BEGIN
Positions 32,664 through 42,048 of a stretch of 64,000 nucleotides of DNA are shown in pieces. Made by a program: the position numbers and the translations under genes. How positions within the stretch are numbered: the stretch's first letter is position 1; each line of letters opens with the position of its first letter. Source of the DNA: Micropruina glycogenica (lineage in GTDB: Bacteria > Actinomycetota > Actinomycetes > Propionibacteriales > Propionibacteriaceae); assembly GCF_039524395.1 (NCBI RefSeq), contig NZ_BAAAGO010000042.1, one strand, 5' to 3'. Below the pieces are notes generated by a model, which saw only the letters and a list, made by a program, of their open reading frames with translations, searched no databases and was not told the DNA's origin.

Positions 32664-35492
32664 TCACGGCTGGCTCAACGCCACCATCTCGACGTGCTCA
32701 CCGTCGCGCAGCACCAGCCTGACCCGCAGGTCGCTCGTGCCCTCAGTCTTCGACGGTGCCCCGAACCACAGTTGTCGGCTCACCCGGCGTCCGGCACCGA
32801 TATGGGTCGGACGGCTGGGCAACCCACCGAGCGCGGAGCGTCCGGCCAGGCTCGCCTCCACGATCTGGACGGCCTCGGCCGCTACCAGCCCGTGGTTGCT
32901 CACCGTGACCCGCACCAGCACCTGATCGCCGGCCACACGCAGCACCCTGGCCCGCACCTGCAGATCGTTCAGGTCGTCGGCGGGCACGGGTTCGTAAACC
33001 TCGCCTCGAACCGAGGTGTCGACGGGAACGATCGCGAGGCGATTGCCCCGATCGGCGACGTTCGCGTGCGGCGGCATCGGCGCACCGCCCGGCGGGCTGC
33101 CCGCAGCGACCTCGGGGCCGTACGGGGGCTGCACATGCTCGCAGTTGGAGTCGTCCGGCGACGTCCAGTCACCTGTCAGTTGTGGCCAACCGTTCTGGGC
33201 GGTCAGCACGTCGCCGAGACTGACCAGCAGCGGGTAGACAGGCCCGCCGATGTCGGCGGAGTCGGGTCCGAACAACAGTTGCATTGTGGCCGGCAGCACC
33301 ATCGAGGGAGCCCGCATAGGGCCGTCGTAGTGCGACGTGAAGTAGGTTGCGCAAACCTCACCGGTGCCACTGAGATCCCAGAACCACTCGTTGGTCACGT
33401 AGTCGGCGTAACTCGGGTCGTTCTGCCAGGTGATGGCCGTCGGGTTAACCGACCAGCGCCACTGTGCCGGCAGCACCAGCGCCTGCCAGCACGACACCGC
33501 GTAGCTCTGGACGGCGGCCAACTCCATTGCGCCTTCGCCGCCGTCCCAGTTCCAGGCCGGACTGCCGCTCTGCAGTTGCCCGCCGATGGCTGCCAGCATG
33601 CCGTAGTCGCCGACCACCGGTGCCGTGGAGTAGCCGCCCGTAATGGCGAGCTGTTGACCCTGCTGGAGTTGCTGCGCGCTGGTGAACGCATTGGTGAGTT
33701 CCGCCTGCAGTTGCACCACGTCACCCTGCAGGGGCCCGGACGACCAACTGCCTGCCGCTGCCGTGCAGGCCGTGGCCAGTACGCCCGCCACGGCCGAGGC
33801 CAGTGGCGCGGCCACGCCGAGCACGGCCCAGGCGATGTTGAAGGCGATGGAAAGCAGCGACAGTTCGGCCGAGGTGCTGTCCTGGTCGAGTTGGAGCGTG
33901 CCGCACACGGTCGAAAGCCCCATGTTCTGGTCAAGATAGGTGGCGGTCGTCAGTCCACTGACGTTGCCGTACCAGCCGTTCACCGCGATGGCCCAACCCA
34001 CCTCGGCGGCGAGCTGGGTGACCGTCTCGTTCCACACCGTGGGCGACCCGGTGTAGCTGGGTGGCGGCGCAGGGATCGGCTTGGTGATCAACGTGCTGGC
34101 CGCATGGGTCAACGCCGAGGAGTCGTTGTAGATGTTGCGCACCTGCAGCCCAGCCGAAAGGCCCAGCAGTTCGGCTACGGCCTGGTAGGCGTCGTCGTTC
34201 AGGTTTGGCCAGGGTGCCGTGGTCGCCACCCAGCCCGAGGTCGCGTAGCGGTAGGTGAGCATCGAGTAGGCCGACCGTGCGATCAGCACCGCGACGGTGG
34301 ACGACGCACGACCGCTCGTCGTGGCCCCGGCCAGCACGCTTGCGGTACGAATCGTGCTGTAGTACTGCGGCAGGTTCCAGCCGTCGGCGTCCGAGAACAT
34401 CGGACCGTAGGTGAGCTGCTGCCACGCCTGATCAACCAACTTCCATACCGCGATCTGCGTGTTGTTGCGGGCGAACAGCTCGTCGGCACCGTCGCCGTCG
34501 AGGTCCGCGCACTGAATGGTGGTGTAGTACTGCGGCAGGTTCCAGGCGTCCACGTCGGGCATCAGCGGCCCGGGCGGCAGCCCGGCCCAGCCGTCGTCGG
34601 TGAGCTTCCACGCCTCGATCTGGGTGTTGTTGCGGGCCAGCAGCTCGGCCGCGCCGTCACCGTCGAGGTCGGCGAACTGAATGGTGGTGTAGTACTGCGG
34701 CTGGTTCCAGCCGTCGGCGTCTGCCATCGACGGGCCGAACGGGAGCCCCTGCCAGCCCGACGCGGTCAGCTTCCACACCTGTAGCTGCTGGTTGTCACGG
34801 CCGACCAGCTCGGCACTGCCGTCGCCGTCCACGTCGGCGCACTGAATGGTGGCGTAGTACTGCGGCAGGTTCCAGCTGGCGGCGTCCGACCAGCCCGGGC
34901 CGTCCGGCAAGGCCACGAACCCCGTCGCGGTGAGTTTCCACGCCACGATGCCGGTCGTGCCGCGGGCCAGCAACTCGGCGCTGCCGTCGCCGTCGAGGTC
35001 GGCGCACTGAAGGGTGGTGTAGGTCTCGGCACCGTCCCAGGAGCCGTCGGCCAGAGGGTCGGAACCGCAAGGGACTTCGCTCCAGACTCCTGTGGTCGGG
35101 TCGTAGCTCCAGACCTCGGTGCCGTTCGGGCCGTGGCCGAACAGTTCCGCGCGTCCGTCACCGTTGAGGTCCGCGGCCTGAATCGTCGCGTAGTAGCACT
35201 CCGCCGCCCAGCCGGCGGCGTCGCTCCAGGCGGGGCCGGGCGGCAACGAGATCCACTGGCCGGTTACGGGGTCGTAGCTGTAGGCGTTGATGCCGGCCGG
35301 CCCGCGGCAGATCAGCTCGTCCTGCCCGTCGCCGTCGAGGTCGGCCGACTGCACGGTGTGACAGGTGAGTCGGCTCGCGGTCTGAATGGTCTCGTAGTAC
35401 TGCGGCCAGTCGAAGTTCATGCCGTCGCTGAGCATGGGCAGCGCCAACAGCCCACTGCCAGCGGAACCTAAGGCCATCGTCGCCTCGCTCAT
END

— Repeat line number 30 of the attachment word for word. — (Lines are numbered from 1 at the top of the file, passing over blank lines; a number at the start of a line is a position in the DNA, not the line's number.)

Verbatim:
35301 CCCGCGGCAGATCAGCTCGTCCTGCCCGTCGCCGTCGAGGTCGGCCGACTGCACGGTGTGACAGGTGAGTCGGCTCGCGGTCTGAATGGTCTCGTAGTAC